Ê +1 415-436-9333 x123

                                - end -


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Organizations Wary of Plan to Restrict Digital Television

EFF Rejects Non-Consensus Report

Electronic Frontier Foundation Media Release


For Immediate Release: Tuesday, June 4, 2002

San Francisco - The Electronic Frontier Foundation (EFF), along with other
non-profit organizations and publishers, on Tuesday criticized a
Hollywood-backed plan to restrict digital TV equipment. The proposal, which
aims at legislative control over television, was unveiled Tuesday in a
report by the Broadcast Protection Discussion Group (BPDG).

"Hollywood studios are demanding that the consumer electronics industry
redesign digital televisions," said EFF Staff Technologist Seth Schoen.
"Congress, industry, and consumers must all reject Hollywood's attempt to
force an unconscionable government mandate restricting technology innovation
and the rights of digital television consumers."

If implemented, the BPDG's recommendations would restrict consumers from
making and distributing legal copies of programs broadcast on digital
television.

A sample of the organizations endorsing EFF's comments are:
DigitalConsumer.org; the Free Software Foundation; HDNet; Phillips; and The
Computer and Communications Industry Association.

BPDG was founded in November 2001 as a sub-group of the Copy Protection
Technical Working Group (CPTWG). Allegedly representing an industry
consensus, BPDG recently attained a high profile as a possible alternative
to the controversial Consumer Broadband and Digital Television Promotion Act
(CBDTPA). EFF staff have participated in BPDG's meetings and conference
calls since its inception.

EFF submitted comments that were included as a dissenting opinion within the
BPDG's final report. For the full press release and comments, see the links
below.

Links:

For this release:
Ê http://www.eff.org/IP/Video/HDTV/20020604_eff_bpdg_pr.html

Summary of EFF's comment on the BPDG report:
Ê http://bpdg.blogs.eff.org/archives/000121.html

Full text of EFF's comments on the BPDG report:
Ê http://bpdg.blogs.eff.org/archives/000116.html

EFF's BPDG "Consensus At Lawyerpoint" weblog:
Ê http://bpdg.blogs.eff.org/


Contacts:

Seth Schoen
Ê Staff Technologist
Ê Electronic Frontier Foundation
Ê seth@eff.org
Ê +1 415-436-9333 x107

Fred von Lohmann
Ê Senior Intellectual Property Atty.
Ê Electronic Frontier Foundation
Ê fred@eff.org
Ê +1 415-436-9333 x123


About EFF:

The Electronic Frontier Foundation is the leading civil liberties
organization working to protect rights in the digital world. Founded in
1990, EFF actively encourages and challenges industry and government to
support free expression, privacy, and openness in the information society.
EFF is a member-supported organization and maintains one of the most
linked-to Web sites in the world:
Ê http://www.eff.org


                                - end -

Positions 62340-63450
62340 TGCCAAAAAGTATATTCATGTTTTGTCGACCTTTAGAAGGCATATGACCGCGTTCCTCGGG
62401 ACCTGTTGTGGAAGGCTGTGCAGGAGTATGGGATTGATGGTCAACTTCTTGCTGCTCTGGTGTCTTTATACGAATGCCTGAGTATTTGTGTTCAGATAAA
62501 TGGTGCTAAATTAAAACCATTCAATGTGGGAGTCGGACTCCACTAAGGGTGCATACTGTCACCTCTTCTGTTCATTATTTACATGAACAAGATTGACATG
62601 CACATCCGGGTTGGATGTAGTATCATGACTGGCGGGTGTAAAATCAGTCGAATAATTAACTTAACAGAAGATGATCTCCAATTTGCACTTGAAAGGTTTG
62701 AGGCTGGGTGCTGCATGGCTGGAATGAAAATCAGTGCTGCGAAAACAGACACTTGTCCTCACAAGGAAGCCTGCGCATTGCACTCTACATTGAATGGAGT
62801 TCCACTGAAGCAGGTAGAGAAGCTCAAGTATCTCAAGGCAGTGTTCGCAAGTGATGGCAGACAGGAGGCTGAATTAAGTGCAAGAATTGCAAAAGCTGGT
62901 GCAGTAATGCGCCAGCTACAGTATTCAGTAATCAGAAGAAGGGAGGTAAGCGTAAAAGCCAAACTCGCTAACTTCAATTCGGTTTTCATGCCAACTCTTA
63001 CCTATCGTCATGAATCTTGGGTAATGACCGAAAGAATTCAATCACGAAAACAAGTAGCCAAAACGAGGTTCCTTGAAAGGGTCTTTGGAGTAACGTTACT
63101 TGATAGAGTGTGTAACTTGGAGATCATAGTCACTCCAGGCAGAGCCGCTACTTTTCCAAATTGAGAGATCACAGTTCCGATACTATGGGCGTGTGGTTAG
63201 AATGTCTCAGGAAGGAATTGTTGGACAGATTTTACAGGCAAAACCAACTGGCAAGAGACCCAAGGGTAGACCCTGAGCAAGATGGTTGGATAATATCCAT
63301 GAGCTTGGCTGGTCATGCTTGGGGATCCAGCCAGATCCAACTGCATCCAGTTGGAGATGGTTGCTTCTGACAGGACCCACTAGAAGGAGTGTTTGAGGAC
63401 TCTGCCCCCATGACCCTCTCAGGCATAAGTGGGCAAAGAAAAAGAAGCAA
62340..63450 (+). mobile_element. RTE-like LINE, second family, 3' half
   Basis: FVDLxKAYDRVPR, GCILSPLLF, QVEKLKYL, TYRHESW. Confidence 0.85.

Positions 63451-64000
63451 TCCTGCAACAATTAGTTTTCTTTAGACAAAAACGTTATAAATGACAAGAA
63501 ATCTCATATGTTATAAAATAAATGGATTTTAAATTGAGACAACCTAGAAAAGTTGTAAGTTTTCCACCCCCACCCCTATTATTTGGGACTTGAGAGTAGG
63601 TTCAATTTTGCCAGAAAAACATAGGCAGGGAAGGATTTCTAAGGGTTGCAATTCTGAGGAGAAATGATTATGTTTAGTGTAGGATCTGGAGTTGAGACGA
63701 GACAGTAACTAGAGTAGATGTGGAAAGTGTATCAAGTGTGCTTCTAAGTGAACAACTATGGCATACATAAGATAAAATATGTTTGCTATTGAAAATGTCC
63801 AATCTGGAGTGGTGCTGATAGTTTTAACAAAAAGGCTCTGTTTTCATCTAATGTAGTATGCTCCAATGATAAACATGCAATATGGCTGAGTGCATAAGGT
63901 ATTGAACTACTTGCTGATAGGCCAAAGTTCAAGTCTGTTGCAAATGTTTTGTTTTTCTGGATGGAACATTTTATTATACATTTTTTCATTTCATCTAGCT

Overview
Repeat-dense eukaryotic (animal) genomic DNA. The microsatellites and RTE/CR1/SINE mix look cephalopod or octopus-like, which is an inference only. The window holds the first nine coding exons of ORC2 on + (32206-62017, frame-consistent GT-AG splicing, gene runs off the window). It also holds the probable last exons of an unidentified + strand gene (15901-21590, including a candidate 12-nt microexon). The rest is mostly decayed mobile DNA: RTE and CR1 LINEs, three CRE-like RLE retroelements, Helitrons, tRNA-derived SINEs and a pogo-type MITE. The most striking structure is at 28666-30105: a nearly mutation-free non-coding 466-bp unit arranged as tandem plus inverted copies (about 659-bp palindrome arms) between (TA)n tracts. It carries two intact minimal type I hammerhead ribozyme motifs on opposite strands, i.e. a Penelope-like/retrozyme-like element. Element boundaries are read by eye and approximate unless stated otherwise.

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Judge Focuses on "Betamax" Question in P2P File Sharing Case



At a June 3rd hearing in the case against Morpheus over file-sharing
software, the court agreed to narrow the issues in the case to the proper
application of the "Betamax" legal doctrine. Last Fall, Hollywood record
companies sued Streamcast, KaZaa, and Grokster - all distributors of P2P
file-sharing software - and asked the court to ban the software under
copyright law. Earlier this year, Streamcast filed a Motion for Summary
Judgment, asking the court to declare that the technology is capable of
"substantial non-infringing uses" under the Supreme Court's ruling in
Betamax (Universal City Studios v. Sony).

This is a positive development in the case. It indicates Judge Steven Wilson
understands that the Betamax doctrine, the core legal principle protecting
consumers rights to use video recordings as they choose absent explicit
copyright infringement, is at the heart of this case. The parties next will
be before the court on July 8th for a status conference.


Links:

MusicCity Archive:
http://www.eff.org/IP/P2P/MGM_v_Grokster/

U.S. Supreme Court ruling in the Betamax case:
http://www.law.cornell.edu/copyright/cases/464_US_417.htm

EFF Campaign for Audiovisual Free Expression:
http://www.eff.org/cafe/


Contact:

Robin Gross
Ê Intellectual Property Attorney
Ê Electronic Frontier Foundation
Ê robin@eff.org
Ê +1 415 436-9333 x112 (office), +1 415 637-5310 (cell)


                                - end -


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Thanks To Server Folks


The Electronic Frontier Foundation would like to thank the good folks at
United Layer Inc. (http://www.unitedlayer.com) - a San Francisco based
server farm and security company - for their generous donation of space for
our server and bandwidth. The EFF web server had been hosted in-house on a
T1 connection - but due to the support of our members and our success - we
had saturated our connection and needed a bigger pipe to the world. Last
week when Slashdot published an article about us that linked to a 1.8 Meg
MP3 file, United Layer stepped in to provide us the bandwidth to serve that
file. Now they are donating EFF all of our web server bandwidth.

You can see who else has helped us out with goods, services, and funds by
visiting our new thank you page at http://www.eff.org/thanks/index.html

                                - end -


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EFF Needs Office Chairs


EFF is looking for some good office chairs. Fighting the good fight is hard
on the vertebrae, so ergonomically-minded donations are especially welcome.
We are in San Francisco, so donors should probably be in the Bay Area.
Contact Ren Bucholz if you have questions or donations. Thanks in advance!


Contact:

Ren Bucholz 
Ê Activist 
Ê Electronic Frontier Foundation
Ê ren@eff.org
Ê +1 415 436-9333 x121 (office)


                                - end -


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Administrivia

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Editor:
Ren Bucholz, Activist
Ê ren@eff.org